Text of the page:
Sarda has used design to convey a sense of tradition and heritage, rendering a premium look. The milk is packaged in glass bottles much like it used to be in the good old days, before the poly-pack milk trend began.
When Shrirang Sarda, Founder, Sarda Farms, forayed into the dairy business in 2013, he was keen on giving consumers the old-world experience of getting fresh milk delivered at their doorsteps - a luxury in today's times. He painstakingly bred a herd of 1,300 Holstein cows on his sprawling 11-acre farm in the outskirts of Nashik. He imported the sperms of Holstein bulls from Holland and injected the herd. The milk farm is completely mechanised - the whole process from milking the cows to aggregation and finally packaging is automated, with zilch human intervention.
"I was clear that when I foray into the dairy business, I will not get into the aggregation model (collecting milk from multiple farmers - a practice followed by most dairy manufacturers in India) which is prone to adulteration. I decided to have my own farm from day one," says Sarda. He spent months learning the best practices in dairy on the farms of Holland and Denmark.
The fresh, uncontaminated milk offering comes at an added cost because owning a farm and producing milk is far more expensive than buying from farmers. The cost of producing one litre of Sarda Milk is at least Rs 10 per litre more than sourcing from a farmer. Therefore, he decided to price the milk at a premium - Rs 90 per litre, as opposed to Rs 40 per litre from most other brands. Sarda has used design to convey a sense of tradition and heritage, rendering a premium look. The milk is packaged in glass bottles much like it used to be in the good old days, before the poly-pack milk trend began.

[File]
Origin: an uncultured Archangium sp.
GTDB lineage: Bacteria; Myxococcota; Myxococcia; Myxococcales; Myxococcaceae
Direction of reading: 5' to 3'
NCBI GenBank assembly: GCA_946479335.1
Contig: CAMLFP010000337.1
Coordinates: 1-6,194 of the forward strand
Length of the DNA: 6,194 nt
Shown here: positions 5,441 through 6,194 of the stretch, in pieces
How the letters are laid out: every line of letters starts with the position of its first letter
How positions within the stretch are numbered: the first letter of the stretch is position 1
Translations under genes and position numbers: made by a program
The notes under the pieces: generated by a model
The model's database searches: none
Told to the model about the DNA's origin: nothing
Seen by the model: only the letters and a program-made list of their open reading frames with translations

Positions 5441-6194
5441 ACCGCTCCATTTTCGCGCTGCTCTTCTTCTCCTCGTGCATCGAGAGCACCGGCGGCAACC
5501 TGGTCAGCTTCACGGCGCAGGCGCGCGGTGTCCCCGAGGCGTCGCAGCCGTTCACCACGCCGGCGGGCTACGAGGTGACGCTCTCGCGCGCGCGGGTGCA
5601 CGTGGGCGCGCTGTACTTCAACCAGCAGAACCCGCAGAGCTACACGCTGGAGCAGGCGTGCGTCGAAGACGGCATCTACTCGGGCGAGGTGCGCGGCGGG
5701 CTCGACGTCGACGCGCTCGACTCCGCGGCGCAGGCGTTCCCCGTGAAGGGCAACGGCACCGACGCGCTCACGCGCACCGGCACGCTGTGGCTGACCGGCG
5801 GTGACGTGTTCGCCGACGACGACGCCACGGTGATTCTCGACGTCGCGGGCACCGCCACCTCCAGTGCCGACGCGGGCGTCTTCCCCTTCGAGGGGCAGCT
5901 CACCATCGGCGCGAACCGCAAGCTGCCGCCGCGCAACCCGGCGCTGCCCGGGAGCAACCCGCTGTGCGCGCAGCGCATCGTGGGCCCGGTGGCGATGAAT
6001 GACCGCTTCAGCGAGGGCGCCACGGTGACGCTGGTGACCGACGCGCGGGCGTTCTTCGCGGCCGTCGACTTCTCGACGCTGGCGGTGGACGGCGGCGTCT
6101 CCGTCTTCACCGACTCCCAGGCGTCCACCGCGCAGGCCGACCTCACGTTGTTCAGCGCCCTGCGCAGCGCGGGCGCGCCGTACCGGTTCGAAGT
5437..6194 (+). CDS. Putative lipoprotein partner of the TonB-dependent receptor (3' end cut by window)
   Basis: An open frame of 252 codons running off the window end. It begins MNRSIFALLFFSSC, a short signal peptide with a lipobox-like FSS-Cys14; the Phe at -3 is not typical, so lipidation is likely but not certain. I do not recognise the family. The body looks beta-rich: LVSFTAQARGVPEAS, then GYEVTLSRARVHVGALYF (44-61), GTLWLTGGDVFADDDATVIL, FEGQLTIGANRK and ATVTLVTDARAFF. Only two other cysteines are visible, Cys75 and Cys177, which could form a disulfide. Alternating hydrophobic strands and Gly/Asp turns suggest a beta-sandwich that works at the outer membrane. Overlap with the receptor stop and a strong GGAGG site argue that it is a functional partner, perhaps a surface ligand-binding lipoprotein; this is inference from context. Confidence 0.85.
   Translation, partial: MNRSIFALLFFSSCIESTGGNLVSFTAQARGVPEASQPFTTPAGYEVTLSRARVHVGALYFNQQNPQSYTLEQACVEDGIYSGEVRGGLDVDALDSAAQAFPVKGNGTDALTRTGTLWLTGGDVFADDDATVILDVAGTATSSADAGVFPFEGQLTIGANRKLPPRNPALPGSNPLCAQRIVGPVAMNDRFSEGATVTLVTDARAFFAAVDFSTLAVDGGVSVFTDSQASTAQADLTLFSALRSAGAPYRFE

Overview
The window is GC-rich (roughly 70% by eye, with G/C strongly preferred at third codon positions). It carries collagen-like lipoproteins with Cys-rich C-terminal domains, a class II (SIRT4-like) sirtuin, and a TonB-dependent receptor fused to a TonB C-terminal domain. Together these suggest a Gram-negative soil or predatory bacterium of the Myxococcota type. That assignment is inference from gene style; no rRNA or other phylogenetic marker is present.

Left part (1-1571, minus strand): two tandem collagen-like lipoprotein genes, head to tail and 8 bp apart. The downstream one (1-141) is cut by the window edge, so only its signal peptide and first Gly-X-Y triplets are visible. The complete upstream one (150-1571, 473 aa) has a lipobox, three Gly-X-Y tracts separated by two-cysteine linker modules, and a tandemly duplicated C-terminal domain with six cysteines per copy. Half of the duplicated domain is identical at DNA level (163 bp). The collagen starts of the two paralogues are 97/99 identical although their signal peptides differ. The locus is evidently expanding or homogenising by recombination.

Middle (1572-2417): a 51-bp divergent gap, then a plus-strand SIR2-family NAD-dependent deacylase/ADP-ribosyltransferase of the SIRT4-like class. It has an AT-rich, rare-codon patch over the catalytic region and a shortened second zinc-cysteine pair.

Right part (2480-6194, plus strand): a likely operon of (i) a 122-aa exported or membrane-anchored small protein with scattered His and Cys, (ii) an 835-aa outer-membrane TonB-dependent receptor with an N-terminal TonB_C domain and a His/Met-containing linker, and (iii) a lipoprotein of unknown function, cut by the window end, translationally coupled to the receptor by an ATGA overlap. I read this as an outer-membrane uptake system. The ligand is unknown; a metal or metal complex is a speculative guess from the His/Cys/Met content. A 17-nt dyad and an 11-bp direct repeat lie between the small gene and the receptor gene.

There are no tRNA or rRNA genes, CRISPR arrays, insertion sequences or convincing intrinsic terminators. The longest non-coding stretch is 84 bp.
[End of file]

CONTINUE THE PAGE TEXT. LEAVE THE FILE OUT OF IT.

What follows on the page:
The milk is delivered to a consumer's home directly from the farm, bereft of any handling by intermediaries, unlike the milk in pouches that is delivered four days after production. Alok Nanda, Founder and CEO, Alok Nanda and Company, which handles branding and communication for Sarda Farms, says the idea of using glass bottles came from the memory of milk being traditionally delivered in glass bottles straight from the farmer's home. "This implies purity," he says, adding, "Milk packaged in plastic pouches is about a two-decade-old phenomenon done to cut costs, and there are enough stories of contamination and adulteration of packaged milk."
The Premium Difference
Unlike most brands which sell their products out of retail stores, Sarda Farms reaches consumers only through invitation. So, if consumers of Sarda Farms recommend names of their acquaintances who could be prospective consumers, a personal invite along with a bottle of milk is sent out by the founder himself. In fact, Sarda says he has grown the brand only through word of mouth. "We were delivering it to only 180 homes when we started in 2013," he informs. The three-year-old brand now delivers to 6,500 homes in Mumbai and Nashik.
Fresh milk straight from the farm is a luxury many deem a necessity. The first thing that struck Rashi Srivastav, an interior designer, about Sarda milk was the glass bottle. However, what won her over was the promise of fresh, unadulterated milk. "Most of the packaged milk brands available in the market get to us almost a week after the milk is collected. With Sarda Farms, I am assured of getting fresh milk straight from the farms, and the milk is distinctly fresh," says Srivastav, adding that she is willing to pay any price to ensure her five-year-old daughter's nutrition needs are not compromised.